Austria Prosecutes Four Officials for Granting Asylum to Officer in Assad Forces

Asylum was granted to Brigadier General Khaled al-Halabi, who is accused of committing "crimes against humanity" and torturing detainees, according to al-Souria Net.

The spokesperson for the Austrian court, Christina Salzborn, has announced that four former senior officials of the Federal Office for Aliens and Asylum Law in Austria have been referred for investigation on charges of abuse of office.

According to the Austrian newspaper “Der Standard,” Salzborn stated on Tuesday that the trial’s first session will take place on April 14 at the Vienna Regional Court, with the possibility of up to four additional sessions.

The case pertains to the Austrian Federal Office’s decision to grant asylum to Brigadier General Khaled al-Halabi, who is accused of committing “crimes against humanity” and torturing detainees while in charge of one of the Syrian regime’s security branches.  

What’s up? 

Referred to as the “Dean of Torture,” Halabi served as the head of the state security apparatus in Raqqa, Syria from 2009 to 2013. He has been accused of shooting at peaceful protesters during the uprising against the Assad regime, as well as arresting and systematically torturing a number of them, as reported by Amnesty International.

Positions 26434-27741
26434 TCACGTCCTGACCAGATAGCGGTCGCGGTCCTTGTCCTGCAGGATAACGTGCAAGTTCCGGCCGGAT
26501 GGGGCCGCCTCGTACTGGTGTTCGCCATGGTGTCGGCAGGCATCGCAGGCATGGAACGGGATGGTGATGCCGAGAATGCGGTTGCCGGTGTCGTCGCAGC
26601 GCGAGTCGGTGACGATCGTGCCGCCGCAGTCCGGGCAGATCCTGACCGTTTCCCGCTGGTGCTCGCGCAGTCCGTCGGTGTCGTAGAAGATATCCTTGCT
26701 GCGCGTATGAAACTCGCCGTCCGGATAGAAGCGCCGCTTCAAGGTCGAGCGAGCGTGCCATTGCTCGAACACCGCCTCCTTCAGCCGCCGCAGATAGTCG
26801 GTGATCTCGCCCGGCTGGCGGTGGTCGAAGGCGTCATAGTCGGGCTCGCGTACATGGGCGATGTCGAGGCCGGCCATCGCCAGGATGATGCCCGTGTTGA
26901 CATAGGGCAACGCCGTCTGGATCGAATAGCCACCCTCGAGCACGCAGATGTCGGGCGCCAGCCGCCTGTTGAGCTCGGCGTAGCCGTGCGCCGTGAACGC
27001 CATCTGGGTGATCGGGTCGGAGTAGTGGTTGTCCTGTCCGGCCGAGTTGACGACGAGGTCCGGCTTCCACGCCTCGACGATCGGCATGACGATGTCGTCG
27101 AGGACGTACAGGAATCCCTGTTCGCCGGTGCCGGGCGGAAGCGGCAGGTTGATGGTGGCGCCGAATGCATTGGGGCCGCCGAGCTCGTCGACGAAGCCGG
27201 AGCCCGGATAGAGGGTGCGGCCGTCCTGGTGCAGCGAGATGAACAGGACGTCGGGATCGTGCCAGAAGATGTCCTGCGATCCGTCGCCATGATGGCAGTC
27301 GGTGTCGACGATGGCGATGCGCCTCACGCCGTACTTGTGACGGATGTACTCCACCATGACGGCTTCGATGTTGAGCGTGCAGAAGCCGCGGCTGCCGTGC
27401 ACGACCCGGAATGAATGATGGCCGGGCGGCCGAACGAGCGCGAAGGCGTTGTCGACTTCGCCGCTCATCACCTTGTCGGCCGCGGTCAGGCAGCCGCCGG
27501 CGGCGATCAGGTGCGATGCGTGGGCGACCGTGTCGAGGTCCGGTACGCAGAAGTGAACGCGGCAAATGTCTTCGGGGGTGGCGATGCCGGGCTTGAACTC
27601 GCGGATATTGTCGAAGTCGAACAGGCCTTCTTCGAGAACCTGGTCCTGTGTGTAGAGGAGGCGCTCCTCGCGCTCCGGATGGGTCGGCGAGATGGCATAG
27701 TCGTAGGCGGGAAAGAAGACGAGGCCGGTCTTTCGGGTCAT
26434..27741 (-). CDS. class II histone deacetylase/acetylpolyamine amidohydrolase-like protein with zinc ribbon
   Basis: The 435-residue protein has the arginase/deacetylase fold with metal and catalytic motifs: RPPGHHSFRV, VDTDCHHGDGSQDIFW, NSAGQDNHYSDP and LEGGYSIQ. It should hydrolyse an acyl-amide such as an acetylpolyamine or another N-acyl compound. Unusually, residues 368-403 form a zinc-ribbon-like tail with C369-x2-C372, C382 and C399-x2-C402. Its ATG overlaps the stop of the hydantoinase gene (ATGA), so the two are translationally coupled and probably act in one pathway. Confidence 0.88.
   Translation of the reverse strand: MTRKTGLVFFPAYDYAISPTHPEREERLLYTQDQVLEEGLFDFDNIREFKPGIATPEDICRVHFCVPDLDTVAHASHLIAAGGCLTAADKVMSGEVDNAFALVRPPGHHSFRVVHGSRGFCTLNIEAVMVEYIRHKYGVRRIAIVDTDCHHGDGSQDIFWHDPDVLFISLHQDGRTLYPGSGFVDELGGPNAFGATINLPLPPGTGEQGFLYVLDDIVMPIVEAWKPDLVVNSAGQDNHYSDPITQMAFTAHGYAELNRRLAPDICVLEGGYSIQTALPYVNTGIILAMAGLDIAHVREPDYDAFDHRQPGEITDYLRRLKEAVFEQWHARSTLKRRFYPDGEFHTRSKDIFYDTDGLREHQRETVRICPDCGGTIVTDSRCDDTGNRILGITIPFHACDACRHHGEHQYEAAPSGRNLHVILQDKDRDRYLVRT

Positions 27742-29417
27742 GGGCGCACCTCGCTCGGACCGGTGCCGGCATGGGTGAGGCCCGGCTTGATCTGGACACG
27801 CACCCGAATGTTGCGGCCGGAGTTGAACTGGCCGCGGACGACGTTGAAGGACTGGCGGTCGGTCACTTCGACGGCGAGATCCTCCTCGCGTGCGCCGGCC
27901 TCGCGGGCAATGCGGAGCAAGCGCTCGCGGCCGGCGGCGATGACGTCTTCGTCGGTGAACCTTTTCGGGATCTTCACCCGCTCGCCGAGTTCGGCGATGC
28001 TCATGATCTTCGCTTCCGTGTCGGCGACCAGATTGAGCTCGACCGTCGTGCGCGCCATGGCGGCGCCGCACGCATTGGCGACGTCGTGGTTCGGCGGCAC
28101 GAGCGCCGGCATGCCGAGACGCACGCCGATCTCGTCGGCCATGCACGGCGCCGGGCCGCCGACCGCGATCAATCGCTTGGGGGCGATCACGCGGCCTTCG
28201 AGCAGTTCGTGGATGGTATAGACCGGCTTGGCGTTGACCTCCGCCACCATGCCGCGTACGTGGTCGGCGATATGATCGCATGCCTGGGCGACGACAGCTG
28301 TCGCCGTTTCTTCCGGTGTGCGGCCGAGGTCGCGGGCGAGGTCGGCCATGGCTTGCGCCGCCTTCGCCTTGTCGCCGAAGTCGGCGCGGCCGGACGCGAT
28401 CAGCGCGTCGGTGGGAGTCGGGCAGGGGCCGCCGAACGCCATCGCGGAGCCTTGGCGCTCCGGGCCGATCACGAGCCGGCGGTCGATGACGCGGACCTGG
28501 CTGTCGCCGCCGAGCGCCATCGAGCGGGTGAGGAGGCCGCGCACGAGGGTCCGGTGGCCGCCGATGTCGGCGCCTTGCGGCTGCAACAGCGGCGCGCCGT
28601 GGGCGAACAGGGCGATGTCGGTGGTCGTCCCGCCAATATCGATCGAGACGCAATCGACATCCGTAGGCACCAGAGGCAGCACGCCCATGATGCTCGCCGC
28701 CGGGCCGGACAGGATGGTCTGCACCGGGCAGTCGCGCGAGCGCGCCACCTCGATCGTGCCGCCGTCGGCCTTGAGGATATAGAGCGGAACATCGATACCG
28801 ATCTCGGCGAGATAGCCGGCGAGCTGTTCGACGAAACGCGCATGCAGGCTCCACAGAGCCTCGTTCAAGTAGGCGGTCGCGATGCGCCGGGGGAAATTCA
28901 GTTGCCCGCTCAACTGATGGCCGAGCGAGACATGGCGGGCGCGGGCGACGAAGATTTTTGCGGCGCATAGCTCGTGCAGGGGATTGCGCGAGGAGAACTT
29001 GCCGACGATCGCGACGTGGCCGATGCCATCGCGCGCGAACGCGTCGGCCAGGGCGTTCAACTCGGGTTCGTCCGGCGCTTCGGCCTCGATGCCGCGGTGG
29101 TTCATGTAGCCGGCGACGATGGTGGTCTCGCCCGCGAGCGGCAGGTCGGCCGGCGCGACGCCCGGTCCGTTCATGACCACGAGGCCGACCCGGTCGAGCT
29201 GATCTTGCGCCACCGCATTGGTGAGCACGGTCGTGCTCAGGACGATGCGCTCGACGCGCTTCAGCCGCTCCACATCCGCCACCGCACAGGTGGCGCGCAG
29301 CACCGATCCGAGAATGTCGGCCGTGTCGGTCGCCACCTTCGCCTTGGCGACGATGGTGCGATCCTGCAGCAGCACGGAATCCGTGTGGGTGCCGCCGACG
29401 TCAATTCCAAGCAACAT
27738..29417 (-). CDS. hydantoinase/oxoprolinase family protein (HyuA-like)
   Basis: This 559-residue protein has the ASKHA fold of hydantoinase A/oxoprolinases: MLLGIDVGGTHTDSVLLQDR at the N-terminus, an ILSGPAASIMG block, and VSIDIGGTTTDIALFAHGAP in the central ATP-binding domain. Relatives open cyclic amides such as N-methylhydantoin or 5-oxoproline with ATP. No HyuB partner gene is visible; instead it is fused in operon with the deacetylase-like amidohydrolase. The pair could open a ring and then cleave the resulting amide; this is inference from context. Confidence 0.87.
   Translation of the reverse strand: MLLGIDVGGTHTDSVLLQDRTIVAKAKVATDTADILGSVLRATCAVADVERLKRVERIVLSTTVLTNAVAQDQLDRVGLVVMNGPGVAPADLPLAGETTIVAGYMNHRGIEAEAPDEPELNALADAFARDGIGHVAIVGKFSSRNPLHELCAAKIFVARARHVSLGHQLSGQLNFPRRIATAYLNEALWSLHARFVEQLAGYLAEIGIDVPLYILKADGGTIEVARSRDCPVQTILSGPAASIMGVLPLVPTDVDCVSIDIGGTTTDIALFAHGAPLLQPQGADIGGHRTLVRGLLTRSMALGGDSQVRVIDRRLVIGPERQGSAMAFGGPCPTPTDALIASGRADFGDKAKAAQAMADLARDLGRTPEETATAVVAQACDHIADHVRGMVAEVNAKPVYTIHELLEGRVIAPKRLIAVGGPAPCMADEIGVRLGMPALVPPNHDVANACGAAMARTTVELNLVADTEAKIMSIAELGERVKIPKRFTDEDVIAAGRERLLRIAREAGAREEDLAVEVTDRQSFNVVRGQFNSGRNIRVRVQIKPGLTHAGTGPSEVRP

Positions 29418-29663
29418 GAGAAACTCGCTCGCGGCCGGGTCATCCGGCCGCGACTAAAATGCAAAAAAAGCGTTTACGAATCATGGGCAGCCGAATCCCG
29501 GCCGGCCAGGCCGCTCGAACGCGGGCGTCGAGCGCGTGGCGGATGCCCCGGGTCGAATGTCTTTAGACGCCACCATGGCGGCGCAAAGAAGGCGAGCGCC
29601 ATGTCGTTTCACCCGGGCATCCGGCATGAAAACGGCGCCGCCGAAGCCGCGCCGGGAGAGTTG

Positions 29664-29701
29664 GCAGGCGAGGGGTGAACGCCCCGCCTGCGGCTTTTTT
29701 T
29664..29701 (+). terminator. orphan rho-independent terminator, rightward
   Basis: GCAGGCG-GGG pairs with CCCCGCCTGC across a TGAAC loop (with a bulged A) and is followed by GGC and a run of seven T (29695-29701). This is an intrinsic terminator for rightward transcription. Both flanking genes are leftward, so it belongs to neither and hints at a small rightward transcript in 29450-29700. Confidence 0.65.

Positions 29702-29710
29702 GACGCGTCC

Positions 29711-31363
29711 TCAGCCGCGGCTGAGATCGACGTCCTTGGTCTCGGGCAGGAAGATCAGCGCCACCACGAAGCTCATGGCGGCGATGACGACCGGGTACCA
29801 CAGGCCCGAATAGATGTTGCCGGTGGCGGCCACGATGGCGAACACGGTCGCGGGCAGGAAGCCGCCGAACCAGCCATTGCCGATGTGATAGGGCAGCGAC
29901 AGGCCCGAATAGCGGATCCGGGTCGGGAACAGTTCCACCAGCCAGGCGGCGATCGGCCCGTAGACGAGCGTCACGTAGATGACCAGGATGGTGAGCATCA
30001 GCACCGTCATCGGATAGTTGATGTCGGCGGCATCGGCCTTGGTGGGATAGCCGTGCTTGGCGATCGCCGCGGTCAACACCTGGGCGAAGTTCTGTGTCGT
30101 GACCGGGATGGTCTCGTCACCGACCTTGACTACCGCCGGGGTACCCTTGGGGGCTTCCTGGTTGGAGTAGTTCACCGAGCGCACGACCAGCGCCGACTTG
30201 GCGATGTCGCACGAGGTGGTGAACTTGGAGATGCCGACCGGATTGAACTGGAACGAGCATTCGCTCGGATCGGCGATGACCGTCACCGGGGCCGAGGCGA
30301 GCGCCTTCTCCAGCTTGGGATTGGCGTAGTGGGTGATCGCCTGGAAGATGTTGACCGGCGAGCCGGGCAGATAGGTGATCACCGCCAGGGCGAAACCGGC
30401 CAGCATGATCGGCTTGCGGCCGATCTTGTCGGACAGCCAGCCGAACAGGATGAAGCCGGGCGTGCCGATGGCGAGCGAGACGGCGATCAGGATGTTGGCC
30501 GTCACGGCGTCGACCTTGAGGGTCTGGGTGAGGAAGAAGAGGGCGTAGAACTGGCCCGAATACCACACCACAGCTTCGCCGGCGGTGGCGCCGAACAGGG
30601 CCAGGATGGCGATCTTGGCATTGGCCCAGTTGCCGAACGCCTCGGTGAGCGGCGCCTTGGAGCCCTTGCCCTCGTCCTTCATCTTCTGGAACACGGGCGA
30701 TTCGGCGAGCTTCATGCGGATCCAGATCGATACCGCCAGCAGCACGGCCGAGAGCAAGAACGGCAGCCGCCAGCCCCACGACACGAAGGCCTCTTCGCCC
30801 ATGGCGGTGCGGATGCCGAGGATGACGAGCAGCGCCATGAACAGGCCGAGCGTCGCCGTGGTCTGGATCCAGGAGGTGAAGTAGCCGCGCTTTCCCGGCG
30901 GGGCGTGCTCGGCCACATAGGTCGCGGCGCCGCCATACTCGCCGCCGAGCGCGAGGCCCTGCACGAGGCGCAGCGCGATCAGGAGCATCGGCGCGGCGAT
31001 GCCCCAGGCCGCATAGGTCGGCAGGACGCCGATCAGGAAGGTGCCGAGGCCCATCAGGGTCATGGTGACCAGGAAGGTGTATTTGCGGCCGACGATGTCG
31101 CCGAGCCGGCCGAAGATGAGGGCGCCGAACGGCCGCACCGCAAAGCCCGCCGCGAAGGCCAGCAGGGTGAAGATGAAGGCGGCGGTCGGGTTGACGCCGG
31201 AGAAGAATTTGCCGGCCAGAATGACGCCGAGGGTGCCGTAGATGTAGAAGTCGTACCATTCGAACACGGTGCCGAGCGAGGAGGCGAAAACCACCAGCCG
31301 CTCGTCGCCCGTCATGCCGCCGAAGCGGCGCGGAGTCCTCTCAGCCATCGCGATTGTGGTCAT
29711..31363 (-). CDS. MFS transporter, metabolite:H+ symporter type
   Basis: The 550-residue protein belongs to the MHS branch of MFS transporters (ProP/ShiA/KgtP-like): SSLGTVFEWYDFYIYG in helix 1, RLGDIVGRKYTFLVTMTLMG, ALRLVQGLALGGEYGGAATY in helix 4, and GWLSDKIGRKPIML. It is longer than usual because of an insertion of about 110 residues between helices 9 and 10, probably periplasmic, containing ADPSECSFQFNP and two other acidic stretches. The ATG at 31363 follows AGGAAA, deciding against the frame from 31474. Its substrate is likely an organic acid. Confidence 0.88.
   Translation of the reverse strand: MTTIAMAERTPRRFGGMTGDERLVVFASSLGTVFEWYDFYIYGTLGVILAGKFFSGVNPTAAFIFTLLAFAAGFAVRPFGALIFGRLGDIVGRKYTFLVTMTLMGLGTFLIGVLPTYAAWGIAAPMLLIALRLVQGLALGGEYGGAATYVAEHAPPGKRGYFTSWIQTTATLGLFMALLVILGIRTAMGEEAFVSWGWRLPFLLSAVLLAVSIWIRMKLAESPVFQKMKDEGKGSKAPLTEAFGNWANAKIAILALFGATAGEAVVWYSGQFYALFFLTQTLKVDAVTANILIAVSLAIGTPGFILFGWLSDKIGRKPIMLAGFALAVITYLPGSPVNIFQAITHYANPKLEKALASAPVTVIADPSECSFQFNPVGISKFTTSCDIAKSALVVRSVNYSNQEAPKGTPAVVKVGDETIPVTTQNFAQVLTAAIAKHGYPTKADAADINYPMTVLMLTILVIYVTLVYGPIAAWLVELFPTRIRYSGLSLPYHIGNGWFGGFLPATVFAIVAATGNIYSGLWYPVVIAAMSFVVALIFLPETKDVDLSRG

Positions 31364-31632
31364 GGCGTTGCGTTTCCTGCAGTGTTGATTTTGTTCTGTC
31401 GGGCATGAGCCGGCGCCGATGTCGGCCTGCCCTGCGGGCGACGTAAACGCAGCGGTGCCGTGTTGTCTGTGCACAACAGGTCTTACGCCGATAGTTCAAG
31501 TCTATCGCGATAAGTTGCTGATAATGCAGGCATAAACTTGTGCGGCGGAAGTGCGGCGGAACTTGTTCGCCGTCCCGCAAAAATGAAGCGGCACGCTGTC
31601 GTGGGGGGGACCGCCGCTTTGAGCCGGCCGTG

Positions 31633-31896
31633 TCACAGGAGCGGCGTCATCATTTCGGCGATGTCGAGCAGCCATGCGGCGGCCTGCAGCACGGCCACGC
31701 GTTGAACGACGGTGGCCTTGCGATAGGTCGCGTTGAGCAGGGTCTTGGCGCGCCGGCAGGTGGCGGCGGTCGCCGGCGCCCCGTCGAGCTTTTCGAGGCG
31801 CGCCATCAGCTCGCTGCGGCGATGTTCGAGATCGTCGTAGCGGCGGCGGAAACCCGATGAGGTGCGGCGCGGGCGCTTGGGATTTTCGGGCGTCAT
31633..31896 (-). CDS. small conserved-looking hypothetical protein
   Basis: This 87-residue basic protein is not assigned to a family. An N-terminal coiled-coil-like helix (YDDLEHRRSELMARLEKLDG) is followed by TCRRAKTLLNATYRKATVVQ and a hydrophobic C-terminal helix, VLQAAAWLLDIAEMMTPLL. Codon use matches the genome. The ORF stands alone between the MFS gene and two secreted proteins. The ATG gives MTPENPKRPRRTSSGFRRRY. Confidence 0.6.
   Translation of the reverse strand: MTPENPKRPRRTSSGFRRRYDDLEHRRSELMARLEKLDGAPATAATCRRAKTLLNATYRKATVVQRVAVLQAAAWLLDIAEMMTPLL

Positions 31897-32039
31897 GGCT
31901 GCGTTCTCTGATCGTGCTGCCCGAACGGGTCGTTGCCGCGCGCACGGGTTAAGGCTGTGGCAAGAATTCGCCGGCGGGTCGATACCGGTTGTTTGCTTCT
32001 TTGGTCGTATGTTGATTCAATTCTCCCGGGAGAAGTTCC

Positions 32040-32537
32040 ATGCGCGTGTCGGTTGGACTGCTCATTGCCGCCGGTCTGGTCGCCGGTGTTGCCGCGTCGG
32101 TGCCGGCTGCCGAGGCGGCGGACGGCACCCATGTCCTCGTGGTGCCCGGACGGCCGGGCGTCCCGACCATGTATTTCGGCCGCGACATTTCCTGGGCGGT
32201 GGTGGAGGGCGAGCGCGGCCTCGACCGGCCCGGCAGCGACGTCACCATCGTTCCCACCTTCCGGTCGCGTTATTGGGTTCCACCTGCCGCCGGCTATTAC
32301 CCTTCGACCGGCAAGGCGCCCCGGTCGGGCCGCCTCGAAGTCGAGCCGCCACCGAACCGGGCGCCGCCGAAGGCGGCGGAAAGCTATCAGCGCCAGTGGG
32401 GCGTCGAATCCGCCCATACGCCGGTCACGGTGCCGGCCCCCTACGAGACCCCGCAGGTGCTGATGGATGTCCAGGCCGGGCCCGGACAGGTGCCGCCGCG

Statement by Diarra Dime-Labille, Legal Advisor of Fracne to UN on Missing Persons in Syria

In 2013, Halabi fled Raqqa and travelled to Turkey and later Jordan. He subsequently contacted French intelligence and attempted to apply for asylum in France in 2014 but was denied.

Halabi was smuggled from France to Austria and was granted asylum in December 2015 through an operation known as “White Milk,” in which the Israeli Mossad reportedly participated.

According to an investigation by the Austrian newspaper “Kurier,” the Mossad intervened to transfer Halabi to Austria as a “political refugee” after France decided to investigate him for his alleged crimes.  

The investigation indicated that the operation was carried out jointly between Austria and Israel, where Halabi was given asylum with a new name and identity.   

The operation caused human rights outrage, with demands that those responsible for granting asylum to Halabi be held accountable. This led to the Austrian authorities indicting Halabi for “war crimes” in Syria and holding him accountable.

However, Halabi is reportedly in hiding, with information suggesting that he fled Austria before he could be arrested and investigated.


This article was translated and edited by The Syrian Observer. The Syrian Observer has not verified the content of this story. Responsibility for the information and views set out in this article lies entirely with the author.


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